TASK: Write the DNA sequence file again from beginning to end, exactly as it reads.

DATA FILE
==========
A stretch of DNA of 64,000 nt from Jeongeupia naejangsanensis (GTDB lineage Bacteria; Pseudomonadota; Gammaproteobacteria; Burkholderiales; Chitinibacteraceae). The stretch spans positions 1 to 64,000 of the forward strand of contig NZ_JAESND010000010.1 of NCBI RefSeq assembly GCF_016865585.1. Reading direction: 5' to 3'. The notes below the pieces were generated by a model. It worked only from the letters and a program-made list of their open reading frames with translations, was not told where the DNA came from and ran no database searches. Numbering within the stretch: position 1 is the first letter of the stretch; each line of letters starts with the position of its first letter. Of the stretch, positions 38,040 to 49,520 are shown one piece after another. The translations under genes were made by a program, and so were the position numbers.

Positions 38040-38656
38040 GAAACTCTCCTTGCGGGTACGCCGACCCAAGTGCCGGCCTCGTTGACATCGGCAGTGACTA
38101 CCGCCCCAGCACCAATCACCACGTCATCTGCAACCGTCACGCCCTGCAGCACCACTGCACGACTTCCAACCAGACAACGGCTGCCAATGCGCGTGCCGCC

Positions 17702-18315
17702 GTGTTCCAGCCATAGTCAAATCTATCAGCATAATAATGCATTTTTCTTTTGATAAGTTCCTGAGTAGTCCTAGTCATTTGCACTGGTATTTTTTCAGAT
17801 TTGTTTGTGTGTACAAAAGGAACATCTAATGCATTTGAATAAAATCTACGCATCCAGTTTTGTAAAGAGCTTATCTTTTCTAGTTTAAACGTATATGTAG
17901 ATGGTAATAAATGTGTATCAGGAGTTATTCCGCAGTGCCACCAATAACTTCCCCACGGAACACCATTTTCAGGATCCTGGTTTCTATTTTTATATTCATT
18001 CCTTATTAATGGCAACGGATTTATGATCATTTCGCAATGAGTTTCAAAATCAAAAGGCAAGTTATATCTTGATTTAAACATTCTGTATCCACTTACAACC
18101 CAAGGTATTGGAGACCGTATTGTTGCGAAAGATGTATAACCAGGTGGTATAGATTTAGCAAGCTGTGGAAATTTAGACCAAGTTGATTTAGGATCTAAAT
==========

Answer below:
A stretch of DNA of 64,000 nt from Jeongeupia naejangsanensis (GTDB lineage Bacteria; Pseudomonadota; Gammaproteobacteria; Burkholderiales; Chitinibacteraceae). The stretch spans positions 1 to 64,000 of the forward strand of contig NZ_JAESND010000010.1 of NCBI RefSeq assembly GCF_016865585.1. Reading direction: 5' to 3'. The notes below the pieces were generated by a model. It worked only from the letters and a program-made list of their open reading frames with translations, was not told where the DNA came from and ran no database searches. Numbering within the stretch: position 1 is the first letter of the stretch; each line of letters starts with the position of its first letter. Of the stretch, positions 38,040 to 49,520 are shown one piece after another. The translations under genes were made by a program, and so were the position numbers.

Positions 38040-38656
38040 GAAACTCTCCTTGCGGGTACGCCGACCCAAGTGCCGGCCTCGTTGACATCGGCAGTGACTA
38101 CCGCCCCAGCACCAATCACCACGTCATCTGCAACCGTCACGCCCTGCAGCACCACTGCACGACTTCCAACCAGACAACGGCTGCCAATGCGCGTGCCGCC

Positions 17702-18315
17702 GTGTTCCAGCCATAGTCAAATCTATCAGCATAATAATGCATTTTTCTTTTGATAAGTTCCTGAGTAGTCCTAGTCATTTGCACTGGTATTTTTTCAGAT
17801 TTGTTTGTGTGTACAAAAGGAACATCTAATGCATTTGAATAAAATCTACGCATCCAGTTTTGTAAAGAGCTTATCTTTTCTAGTTTAAACGTATATGTAG
17901 ATGGTAATAAATGTGTATCAGGAGTTATTCCGCAGTGCCACCAATAACTTCCCCACGGAACACCATTTTCAGGATCCTGGTTTCTATTTTTATATTCATT
18001 CCTTATTAATGGCAACGGATTTATGATCATTTCGCAATGAGTTTCAAAATCAAAAGGCAAGTTATATCTTGATTTAAACATTCTGTATCCACTTACAACC
18101 CAAGGTATTGGAGACCGTATTGTTGCGAAAGATGTATAACCAGGTGGTATAGATTTAGCAAGCTGTGGAAATTTAGACCAAGTTGATTTAGGATCTAAAT